Implications of these results for global and regional modeling of boundary layer clouds and the areas that need more attention in future model development are discussed.

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Xiangzhou Song
,
Xuehan Xie
,
Yunwei Yan
, and
Shang-Ping Xie

Abstract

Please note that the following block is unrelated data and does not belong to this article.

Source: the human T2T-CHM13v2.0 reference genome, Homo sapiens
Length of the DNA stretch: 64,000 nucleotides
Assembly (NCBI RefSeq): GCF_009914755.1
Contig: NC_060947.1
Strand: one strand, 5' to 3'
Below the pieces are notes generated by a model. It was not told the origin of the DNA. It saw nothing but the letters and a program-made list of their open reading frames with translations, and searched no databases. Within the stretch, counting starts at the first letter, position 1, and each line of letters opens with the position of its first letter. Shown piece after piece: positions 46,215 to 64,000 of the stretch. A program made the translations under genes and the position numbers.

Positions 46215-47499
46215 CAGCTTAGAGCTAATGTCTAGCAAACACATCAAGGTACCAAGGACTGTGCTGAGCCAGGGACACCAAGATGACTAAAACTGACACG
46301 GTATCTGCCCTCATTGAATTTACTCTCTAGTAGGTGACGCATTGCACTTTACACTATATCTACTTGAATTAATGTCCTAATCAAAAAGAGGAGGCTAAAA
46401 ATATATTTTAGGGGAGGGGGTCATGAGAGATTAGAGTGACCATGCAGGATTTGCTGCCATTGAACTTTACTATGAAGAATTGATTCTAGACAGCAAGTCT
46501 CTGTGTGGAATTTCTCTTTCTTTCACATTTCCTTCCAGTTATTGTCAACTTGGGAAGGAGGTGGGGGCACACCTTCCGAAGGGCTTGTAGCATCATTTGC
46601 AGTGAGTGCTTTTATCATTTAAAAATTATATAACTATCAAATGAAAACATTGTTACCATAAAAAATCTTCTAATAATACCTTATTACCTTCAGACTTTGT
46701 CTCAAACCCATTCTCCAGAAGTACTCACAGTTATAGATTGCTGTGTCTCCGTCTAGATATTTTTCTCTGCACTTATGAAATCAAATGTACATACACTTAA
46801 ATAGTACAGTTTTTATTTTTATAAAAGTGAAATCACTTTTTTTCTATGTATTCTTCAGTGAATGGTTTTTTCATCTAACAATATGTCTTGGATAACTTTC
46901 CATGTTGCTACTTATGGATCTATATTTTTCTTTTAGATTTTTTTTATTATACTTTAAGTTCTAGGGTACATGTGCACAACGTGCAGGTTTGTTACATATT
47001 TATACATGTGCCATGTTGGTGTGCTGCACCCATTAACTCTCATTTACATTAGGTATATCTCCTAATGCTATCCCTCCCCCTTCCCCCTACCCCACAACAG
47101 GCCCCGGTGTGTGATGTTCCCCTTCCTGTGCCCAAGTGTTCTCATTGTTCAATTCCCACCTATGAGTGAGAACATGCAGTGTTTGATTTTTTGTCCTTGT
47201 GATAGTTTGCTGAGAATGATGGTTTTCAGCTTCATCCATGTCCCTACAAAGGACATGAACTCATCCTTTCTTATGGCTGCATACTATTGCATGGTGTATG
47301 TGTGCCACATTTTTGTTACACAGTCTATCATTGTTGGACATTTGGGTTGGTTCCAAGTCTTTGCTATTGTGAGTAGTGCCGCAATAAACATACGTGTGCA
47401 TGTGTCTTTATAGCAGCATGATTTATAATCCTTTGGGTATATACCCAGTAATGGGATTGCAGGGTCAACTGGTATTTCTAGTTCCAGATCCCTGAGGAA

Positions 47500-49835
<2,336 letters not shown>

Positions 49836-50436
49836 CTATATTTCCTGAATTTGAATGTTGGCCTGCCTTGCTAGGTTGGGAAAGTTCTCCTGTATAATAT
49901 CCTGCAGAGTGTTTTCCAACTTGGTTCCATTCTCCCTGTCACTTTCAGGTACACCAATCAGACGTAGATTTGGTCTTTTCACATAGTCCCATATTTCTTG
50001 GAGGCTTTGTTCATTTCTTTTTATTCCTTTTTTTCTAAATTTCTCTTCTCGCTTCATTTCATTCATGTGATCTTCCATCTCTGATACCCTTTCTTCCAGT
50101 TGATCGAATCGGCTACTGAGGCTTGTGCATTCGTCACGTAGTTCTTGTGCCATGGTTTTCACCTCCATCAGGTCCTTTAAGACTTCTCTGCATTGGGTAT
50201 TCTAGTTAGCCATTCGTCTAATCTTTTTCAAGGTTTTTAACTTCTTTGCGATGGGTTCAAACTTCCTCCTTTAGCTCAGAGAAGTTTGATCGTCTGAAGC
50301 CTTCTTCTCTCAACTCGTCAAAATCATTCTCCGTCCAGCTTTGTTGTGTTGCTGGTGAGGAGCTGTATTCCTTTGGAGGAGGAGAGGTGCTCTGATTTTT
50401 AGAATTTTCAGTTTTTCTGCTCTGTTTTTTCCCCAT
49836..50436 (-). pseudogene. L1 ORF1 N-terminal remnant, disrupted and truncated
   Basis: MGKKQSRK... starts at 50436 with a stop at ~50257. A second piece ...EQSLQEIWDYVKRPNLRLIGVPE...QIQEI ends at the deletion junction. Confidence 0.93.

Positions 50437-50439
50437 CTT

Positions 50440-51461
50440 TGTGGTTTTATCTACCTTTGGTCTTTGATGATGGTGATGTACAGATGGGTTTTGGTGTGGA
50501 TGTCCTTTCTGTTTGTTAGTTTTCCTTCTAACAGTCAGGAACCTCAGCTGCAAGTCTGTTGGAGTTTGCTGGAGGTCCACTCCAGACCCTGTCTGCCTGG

Based on data collected from 14 buoys in the Gulf Stream, this study examines how hourly air–sea turbulent heat fluxes vary on sub-daily timescales under different boundary layer stability conditions. The annual mean magnitudes of the sub-daily variations in latent and sensible heat fluxes at all stations are 40 and 15 W·m−2, respectively. Under near-neutral conditions, hourly fluctuations in air–sea humidity and temperature differences are the major drivers of sub-daily variations in latent and sensible heat fluxes, respectively. When the boundary layer is stable, on the other hand, wind anomalies play a dominant role in shaping the sub-daily variations in latent and sensible heat fluxes. In the context of a convectively unstable boundary layer, wind anomalies exert a strong controlling influence on sub-daily variations in latent heat fluxes, whereas sub-daily variations in sensible heat fluxes are equally determined by air–sea temperature difference and wind anomalies. The relative contributions by all physical quantities that affect sub-daily variations in turbulent heat fluxes are further documented. For near-neutral and unstable boundary layers, the sub-daily contributions are О(2) and О(1) W·m−2 for latent and sensible heat fluxes, respectively, and they are less than О(1) W·m−2 for turbulent heat fluxes under stable conditions.